American Life in Poetry: Column 192

BY TED KOOSER, U.S. POET LAUREATE

Class, status, privilege; despite all our talk about equality, they’re with us wherever we go. In this poem, Pat Mora, who grew up in a Spanish speaking home in El Paso, Texas, contrasts the lives of rich tourists with the less fortunate people who serve them. The titles of poems are often among the most important elements, and this one is loaded with implication.

Fences

Mouths full of laughter,
the turistas come to the tall hotel
with suitcases full of dollars.

Every morning my brother makes
the cool beach new for them.
With a wooden board he smooths
away all footprints.

I peek through the cactus fence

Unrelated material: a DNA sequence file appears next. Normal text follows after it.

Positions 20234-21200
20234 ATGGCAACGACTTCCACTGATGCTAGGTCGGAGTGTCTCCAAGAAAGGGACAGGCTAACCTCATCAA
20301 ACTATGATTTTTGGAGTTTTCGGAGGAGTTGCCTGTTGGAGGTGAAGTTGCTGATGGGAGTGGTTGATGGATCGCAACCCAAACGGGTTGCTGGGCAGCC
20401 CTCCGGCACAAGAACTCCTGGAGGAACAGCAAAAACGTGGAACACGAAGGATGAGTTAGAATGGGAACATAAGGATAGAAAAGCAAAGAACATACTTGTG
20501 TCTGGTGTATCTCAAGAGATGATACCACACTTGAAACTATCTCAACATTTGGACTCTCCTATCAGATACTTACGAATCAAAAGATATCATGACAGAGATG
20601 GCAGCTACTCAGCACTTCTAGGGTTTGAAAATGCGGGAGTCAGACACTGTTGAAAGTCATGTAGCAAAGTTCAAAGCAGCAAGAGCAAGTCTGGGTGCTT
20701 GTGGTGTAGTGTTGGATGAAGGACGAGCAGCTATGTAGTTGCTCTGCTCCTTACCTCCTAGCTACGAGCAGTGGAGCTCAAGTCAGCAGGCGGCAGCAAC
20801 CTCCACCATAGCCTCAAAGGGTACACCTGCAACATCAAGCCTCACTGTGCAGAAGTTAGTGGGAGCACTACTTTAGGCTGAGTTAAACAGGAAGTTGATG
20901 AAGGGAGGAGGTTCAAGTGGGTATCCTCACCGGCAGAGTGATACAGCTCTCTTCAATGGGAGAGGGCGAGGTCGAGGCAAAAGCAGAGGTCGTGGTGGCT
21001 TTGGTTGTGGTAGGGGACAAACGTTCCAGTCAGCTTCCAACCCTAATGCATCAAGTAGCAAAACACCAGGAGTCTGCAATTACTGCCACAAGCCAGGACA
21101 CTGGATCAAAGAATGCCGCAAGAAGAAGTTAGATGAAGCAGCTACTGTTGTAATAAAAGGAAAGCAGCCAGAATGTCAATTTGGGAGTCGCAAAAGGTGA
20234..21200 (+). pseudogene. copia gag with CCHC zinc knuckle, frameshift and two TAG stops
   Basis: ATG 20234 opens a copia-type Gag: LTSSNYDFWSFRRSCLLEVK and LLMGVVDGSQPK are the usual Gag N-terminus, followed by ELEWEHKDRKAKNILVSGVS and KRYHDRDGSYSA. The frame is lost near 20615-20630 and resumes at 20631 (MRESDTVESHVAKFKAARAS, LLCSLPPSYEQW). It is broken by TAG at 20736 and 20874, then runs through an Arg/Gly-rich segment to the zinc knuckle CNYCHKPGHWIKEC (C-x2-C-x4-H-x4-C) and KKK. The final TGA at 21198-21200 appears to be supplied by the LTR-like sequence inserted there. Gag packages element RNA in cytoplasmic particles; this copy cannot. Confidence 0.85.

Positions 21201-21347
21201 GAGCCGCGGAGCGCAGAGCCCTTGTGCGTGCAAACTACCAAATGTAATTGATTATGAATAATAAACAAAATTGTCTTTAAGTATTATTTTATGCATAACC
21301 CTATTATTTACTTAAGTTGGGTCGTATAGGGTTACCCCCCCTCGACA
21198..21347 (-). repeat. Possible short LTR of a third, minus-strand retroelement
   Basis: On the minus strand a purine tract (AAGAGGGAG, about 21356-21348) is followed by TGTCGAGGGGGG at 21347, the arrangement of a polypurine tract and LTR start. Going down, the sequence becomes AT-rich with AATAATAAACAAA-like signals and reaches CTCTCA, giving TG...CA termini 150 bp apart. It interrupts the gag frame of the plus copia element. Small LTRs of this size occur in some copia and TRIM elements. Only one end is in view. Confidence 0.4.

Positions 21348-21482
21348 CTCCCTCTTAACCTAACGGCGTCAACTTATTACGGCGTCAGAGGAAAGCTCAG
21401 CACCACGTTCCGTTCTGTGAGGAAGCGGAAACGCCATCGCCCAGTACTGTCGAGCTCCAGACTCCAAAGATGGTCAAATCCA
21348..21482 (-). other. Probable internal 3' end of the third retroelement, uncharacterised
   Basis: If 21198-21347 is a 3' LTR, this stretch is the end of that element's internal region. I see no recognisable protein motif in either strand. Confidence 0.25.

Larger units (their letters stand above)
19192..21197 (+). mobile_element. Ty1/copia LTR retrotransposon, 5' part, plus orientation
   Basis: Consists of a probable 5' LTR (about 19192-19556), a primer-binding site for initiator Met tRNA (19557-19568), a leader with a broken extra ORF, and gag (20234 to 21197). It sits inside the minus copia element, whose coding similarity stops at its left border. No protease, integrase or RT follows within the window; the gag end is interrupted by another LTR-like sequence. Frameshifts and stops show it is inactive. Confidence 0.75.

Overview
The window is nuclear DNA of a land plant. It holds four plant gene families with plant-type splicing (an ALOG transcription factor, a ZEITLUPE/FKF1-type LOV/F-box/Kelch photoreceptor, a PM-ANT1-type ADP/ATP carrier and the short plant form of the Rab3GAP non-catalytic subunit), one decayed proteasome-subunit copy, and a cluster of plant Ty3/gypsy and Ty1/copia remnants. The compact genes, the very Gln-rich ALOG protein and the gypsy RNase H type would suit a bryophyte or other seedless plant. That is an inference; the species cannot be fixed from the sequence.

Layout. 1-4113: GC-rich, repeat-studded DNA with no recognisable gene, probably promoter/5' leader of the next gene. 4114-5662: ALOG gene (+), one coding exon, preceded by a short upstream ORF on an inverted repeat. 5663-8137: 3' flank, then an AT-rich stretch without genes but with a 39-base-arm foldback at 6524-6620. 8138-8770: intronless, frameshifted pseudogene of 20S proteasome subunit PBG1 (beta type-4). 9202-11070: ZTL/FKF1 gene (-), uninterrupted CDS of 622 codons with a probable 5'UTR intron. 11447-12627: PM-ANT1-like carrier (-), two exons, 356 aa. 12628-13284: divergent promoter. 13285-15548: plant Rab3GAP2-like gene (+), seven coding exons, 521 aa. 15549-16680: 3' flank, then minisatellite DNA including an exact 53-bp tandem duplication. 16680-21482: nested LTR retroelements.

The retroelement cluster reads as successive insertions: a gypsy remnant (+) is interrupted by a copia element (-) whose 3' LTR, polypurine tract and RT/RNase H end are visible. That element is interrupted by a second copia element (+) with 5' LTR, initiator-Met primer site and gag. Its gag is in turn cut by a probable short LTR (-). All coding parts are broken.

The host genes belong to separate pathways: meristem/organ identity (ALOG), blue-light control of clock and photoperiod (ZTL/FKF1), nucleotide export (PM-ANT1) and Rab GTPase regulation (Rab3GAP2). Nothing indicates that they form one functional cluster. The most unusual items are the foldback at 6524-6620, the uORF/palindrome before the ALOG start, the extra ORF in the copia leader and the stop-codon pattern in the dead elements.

and watch the women rub oil
sweeter than honey into their arms and legs
while their children jump waves
or sip drinks from long straws,
coconut white, mango yellow.

Once my little sister
ran barefoot across the hot sand
for a taste.

My mother roared like the ocean,
“No. No. It’s their beach.
It’s their beach.”


We do not accept unsolicited submissions. American Life in Poetry is made possible by The Poetry Foundation (www.poetryfoundation.org), publisher of Poetry magazine. It is also supported by the Department of English at the University of Nebraska-Lincoln. Poem copyright ©1991 by Pat Mora, whose most recent book of poetry is “Adobe Odes,” University of Arizona Press, 2007. Poem reprinted from “Communion,” Arte Publico Press, University of Houston, 1991, by permission of the writer and publisher. Introduction copyright © 2017 by The Poetry Foundation. The introduction's author, Ted Kooser, served as United States Poet Laureate Consultant in Poetry to the Library of Congress from 2004-2006.